Alexandra Wagner, Wissen in der Autobiographie: Zur narrativen Konstruktion von Wissensordnungen in US-amerikanischen autobiographischen Texten (Trier: WVT, 2014), 232 pp. Amerikastudien/ American Studies, 61.3   The field of autobiography studies, as Sidonie Smith and Julia Watson have proposed, has taken on “virtually intergalactic” proportions in the past few decades (ix), enlivened by the growing recognition of the interdependencies and fragmentations of writing subjects through fields such as postcolonial studies,[1] ecocriticism, and disability studies. Alexandra Wagner’s Wissen in der Autobiographie: Zur narrativen Konstruktion von Wissensordnungen in US-amerikanischen autobiographischen Texten adds to this ever expanding field by examining the interconnections between literature and knowledge through the genre of autobiography. In her elegant study, Wagner investigates the ways in which the genre shapes the production and representation of knowledge, considering autobiography as a specific knowledge system characterized by a poetics of knowledge (as developed by Jacques Rancière and Joseph Vogl) situated between fact and fiction (3). The book is organized into five main sections. Following an introduction and general overview of the role of narrative and knowledge in autobiography (section II), Wagner theorizes narrative points of view, motivations, the role of the addressee, and temporal and spatial dimensions of autobiographical writing (section III). In section IV, which takes up about half of the study, Wagner pursues close readings of (mostly) American autobiographical texts to exhibit the various orders of knowledge in the genre. She closes with an exemplary reading of Dave Eggers’s What Is the What: The Autobiography of Valentino Deng. A Novel (2007)as a contemporary example of the fusion between fact and fiction in autobiographical writing that serves to recap some of her study’s major claims. Genre, according to Wagner, goes beyond mere classification of texts, providing frames and formulas for the organization and production of knowledge (22). An investigation of poetic knowledge construction in autobiography, as she asserts, not only offers insights into autobiographical narrative as a practice of self-assurance but may also shed light on the possibilities, limitations, and formations of knowledge systems in general (11). Wagner’s emphasis on the poetic dimensions of autobiography aims to serve as a corrective to the more common linkage of the genre in popular perception with facticity rather than fictional creation (23). This focus, as she seeks to demonstrate, opens up new avenues toward understanding autobiographical texts: setting aside dichotomies of right and wrong, truth and falsehood, she instead concentrates on genre specific modes of (re)presentations of autobiographical knowledge through an analysis of narrative structures (24). Narrative has a mediating function in the production, dissemination, and communication of meaning (20), and it is shaped by a tension between knowing and non-knowing and the...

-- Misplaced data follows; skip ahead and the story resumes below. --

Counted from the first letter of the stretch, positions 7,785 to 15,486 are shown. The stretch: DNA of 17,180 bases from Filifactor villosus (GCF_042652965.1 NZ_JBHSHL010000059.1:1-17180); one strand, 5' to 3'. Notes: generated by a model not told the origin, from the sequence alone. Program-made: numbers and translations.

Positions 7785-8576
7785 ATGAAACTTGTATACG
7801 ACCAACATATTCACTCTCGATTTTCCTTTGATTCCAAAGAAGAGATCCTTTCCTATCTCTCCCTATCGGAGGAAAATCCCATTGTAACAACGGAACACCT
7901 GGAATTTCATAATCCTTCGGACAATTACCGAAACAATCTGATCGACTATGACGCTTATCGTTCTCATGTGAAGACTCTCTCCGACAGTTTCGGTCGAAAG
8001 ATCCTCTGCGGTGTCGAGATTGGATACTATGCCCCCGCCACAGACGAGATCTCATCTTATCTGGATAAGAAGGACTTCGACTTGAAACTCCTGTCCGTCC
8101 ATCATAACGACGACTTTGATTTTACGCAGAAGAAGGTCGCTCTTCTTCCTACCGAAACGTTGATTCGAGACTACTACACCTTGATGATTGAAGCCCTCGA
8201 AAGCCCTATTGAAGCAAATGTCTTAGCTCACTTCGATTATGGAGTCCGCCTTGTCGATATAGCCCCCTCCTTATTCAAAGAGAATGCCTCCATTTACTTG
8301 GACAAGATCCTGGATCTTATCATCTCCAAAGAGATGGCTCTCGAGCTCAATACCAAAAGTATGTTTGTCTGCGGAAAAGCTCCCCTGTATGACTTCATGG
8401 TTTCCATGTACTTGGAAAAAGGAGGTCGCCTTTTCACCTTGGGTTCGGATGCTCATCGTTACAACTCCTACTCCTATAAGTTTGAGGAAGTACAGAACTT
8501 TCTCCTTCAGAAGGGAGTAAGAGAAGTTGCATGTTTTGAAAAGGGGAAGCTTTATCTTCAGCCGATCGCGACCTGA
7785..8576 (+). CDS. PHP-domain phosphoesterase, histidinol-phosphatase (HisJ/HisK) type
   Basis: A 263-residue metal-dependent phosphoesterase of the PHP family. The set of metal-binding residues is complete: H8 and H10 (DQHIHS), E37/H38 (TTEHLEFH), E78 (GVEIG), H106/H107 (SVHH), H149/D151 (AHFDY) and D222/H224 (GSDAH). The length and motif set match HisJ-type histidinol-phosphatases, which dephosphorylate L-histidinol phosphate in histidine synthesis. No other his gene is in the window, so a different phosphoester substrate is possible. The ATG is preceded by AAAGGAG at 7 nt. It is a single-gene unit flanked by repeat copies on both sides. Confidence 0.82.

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Mita Banerjee, Color Me White: Naturalism/Naturalization in American Literature (Heidelberg: Winter, 2013), 484 pp.
Feb18

Mita Banerjee, Color Me White: Naturalism/Naturalization in American Literature (Heidelberg: Winter, 2013), 484 pp.